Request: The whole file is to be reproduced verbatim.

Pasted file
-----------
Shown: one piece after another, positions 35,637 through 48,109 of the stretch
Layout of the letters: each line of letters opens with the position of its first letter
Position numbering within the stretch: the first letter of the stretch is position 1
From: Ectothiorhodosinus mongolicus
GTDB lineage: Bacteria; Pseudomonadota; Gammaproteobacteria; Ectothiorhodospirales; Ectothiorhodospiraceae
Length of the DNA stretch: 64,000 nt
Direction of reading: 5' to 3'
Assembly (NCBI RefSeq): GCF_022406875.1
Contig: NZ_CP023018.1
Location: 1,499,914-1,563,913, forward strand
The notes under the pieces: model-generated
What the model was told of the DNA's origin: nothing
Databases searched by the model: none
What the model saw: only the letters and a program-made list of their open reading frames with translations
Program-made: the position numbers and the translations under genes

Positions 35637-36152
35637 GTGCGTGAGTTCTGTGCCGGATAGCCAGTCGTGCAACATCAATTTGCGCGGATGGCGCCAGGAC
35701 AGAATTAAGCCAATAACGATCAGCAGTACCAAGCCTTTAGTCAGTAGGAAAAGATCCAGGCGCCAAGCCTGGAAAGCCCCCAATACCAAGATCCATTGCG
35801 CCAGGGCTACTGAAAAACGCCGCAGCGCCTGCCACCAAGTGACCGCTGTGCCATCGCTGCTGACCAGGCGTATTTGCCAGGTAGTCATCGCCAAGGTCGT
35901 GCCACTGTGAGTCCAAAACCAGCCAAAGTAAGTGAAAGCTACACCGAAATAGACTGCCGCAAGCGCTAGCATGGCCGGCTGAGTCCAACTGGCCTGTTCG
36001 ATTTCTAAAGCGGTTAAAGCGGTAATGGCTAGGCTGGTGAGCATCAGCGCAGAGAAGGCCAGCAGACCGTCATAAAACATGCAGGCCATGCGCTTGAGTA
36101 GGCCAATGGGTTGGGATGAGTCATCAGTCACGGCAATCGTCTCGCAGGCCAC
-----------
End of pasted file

Shown: one piece after another, positions 35,637 through 48,109 of the stretch
Layout of the letters: each line of letters opens with the position of its first letter
Position numbering within the stretch: the first letter of the stretch is position 1
From: Ectothiorhodosinus mongolicus
GTDB lineage: Bacteria; Pseudomonadota; Gammaproteobacteria; Ectothiorhodospirales; Ectothiorhodospiraceae
Length of the DNA stretch: 64,000 nt
Direction of reading: 5' to 3'
Assembly (NCBI RefSeq): GCF_022406875.1
Contig: NZ_CP023018.1
Location: 1,499,914-1,563,913, forward strand
The notes under the pieces: model-generated
What the model was told of the DNA's origin: nothing
Databases searched by the model: none
What the model saw: only the letters and a program-made list of their open reading frames with translations
Program-made: the position numbers and the translations under genes

Positions 35637-36152
35637 GTGCGTGAGTTCTGTGCCGGATAGCCAGTCGTGCAACATCAATTTGCGCGGATGGCGCCAGGAC
35701 AGAATTAAGCCAATAACGATCAGCAGTACCAAGCCTTTAGTCAGTAGGAAAAGATCCAGGCGCCAAGCCTGGAAAGCCCCCAATACCAAGATCCATTGCG
35801 CCAGGGCTACTGAAAAACGCCGCAGCGCCTGCCACCAAGTGACCGCTGTGCCATCGCTGCTGACCAGGCGTATTTGCCAGGTAGTCATCGCCAAGGTCGT
35901 GCCACTGTGAGTCCAAAACCAGCCAAAGTAAGTGAAAGCTACACCGAAATAGACTGCCGCAAGCGCTAGCATGGCCGGCTGAGTCCAACTGGCCTGTTCG
36001 ATTTCTAAAGCGGTTAAAGCGGTAATGGCTAGGCTGGTGAGCATCAGCGCAGAGAAGGCCAGCAGACCGTCATAAAACATGCAGGCCATGCGCTTGAGTA
36101 GGCCAATGGGTTGGGATGAGTCATCAGTCACGGCAATCGTCTCGCAGGCCAC